We were sitting on the veranda looking down toward Palos Verdes country, listening to the chorus and the beat of the bass bongos of the Sundancers. During these troubled times, it was comforting to know they were hard at it, doing their best to bring on the next cycle. One of the Local QRPers came strolling up the hill. This one had a contented look on his face. It was in sharp contrast to the usual frenzy we'd often noticed with the Locals, scampering around trying to understand the Mysteries of the Ages and the Eternal Enigmas of DXing. This particular QRPer sat down and said, "Well, I guess I can relax and not worry about my DXCC totals anymore.", he said, in a manner of fact way. This took us by surprise, for this one had always been one of the worst, counting his QSLs almost every day and complaining constantly about the DXCC rules and regulations. We were silent for a moment, then asked, "Guess you've lost interest in DXing. Can't say we blame you . . . Sunspot Louie is predicting the Flat Days of DXing will continue for awhile yet."
"No, not at all", replied the QRPer, "in fact, quite the opposite. I put in the extra effort and worked the Kermadec guys on four bands." He stretched a bit in the afternoon sun and continued, "That makes close to 200 countries." We were confused at this apparent contradiction. "If you've lost interest in the DXCC program, why are you increasing your pursuit of DX?", we asked cautiously. "You haven't heard the news?", he asked. "Heard what?", we asked cautiously, not sure we wanted to hear the answer.
"About the RX100 Awards program, of course!", the QRPer replied, jumping to his feet. "East Coast Bob phoned me yesterday and told me all about it! He's a RX100 Field Representative too! He can check your QSLs for you." We were completely confused now. "When did the ARRL start his program?", we asked, standing up and looking the QRPer straight in the eye. "Why would they start another DX award program when they already have the DXCC?" The QRPer looked at us smugly and replied, "Not the ARRL at all. It's awarded by the RSDXMA. The ARRL's DXCC Desk is too strict and too particular about details. The RSDXMA has put the fun back into DXing!" Just then we noticed a couple more QRPers hippity-hopping up the hill. "Hear about the RSDXMA RX100 program?" they chimed in unison. What could we say when confronted by three excited QRPers, all beaming and talking at the same time? So we just listened. "I heard it just now on the DX repeater", one of them said. "It's administered by Romeo, 3W3RR and Roman, 4K20T . . . charter members of the Romeo Stepenanko DX Myanmar Association! They basically took the ARRL's DXCC rules and removed Section IV, Accreditation Criteria. Other than that, the rules are pretty much the same."
Son of a Gun! We were aghast! "What kind of award is that?" we asked, flabbergasted. "The DXCC program is the standard by which all others are measured. And it's Section IV that keeps it that way!" The QRPers weren't even listening. "All you have to do is send your cards and $50 to Box 1000 in Sofia, Bulgaria, mark them attention: 4K2OT and you get your RX100 certificate, signed by Roman himself!" "And you get the official seal of the RSDXMA on the certificate too!", another one piped in, "Word has it the RX100 will be the most prestigious award a DXer can get." "That's right", the third one shouted, "and they are starting with serial #2 'cuz they've already issued honorary certificate #1 to W9WNV . . . Mr. DXpedition himself! If that doesn't give it more credibility that anything the DXCC has issued, what does?"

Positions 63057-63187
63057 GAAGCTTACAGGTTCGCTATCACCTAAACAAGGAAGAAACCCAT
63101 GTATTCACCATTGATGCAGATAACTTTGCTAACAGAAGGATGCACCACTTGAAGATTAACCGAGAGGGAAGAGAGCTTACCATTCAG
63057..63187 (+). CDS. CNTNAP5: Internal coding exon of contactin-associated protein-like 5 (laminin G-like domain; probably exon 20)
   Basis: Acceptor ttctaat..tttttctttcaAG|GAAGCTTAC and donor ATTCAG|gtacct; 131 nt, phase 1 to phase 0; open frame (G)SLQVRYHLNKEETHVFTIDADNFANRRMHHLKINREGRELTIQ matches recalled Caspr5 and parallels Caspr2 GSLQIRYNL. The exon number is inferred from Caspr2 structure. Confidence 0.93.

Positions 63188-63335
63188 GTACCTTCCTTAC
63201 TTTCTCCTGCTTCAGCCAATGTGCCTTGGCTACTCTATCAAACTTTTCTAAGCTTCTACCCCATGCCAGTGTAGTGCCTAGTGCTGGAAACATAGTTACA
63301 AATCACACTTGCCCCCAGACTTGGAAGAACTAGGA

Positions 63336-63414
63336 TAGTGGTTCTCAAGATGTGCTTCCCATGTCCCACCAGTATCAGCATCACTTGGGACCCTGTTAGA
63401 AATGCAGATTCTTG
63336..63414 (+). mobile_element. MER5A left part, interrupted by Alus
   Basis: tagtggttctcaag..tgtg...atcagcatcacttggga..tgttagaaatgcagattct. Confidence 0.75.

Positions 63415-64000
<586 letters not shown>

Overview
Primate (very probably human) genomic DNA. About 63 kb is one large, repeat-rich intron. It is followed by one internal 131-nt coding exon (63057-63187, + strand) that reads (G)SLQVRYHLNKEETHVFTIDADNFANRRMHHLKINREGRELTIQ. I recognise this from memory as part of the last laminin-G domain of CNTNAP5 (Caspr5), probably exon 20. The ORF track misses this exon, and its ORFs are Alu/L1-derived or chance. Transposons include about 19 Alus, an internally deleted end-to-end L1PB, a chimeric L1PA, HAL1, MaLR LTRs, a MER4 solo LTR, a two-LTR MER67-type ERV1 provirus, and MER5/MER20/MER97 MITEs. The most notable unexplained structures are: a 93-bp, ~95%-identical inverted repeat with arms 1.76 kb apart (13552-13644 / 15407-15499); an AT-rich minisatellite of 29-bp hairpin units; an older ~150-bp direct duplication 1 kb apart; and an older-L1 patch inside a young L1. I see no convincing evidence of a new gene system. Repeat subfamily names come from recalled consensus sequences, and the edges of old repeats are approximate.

We slowly backed in off the veranda and into the shack for a moment. We had to regain our composure and stop shaking with the rage that was building within us. This was DX heresy! We calmed ourself down enough to walk back out on the veranda and listen to the QRPers. "I'm cancelling my membership with the ARRL and joining the RSDXMA", one was shouting, drawing himself up to his full five and a half feet, "it's worth it. No more long drawn out arguments about whether DXpeditions or countries should count. They all will count as soon as they come on the air! My 5A0RR card will give me 148!"
Then, from the open door of our shack came the report on the weather radio: "Heavy thunderstorm and lightning warning for the local area." The QRPers looked at each other apprehensively. "Better get our antennas unhooked right away", they said, and they ran off down the hill. We just shook our head and went back into the shack. We turned off the tape recorder and sat down. We thought it all over for a few minutes, but there was no answer or reconciliation forthcoming. We were thankful the Old Timer had told us about the taped thunderstorm warning and how he always kept one handy in case of emergency. And, although he'd warned us not to use it unless it was a dire situation, we had no regrets. These are trying times in this world of DX. If being surrounded by QRPers trying to replace the DXCC program isn't an emergency, what is? Son of a Gun! We paced back and forth for almost an hour before coming to grips with the situation. Maybe there was a RX100 award, but we decided we'd wait and see how the Locals made out before we sent our cards in! We old ones who have been around the track a few times know when it pays to be patient! DX IS! Be prepared! The Great Days of DXing are near . . . and a lot closer than any RX100 award, too!
Best Regards, Paul
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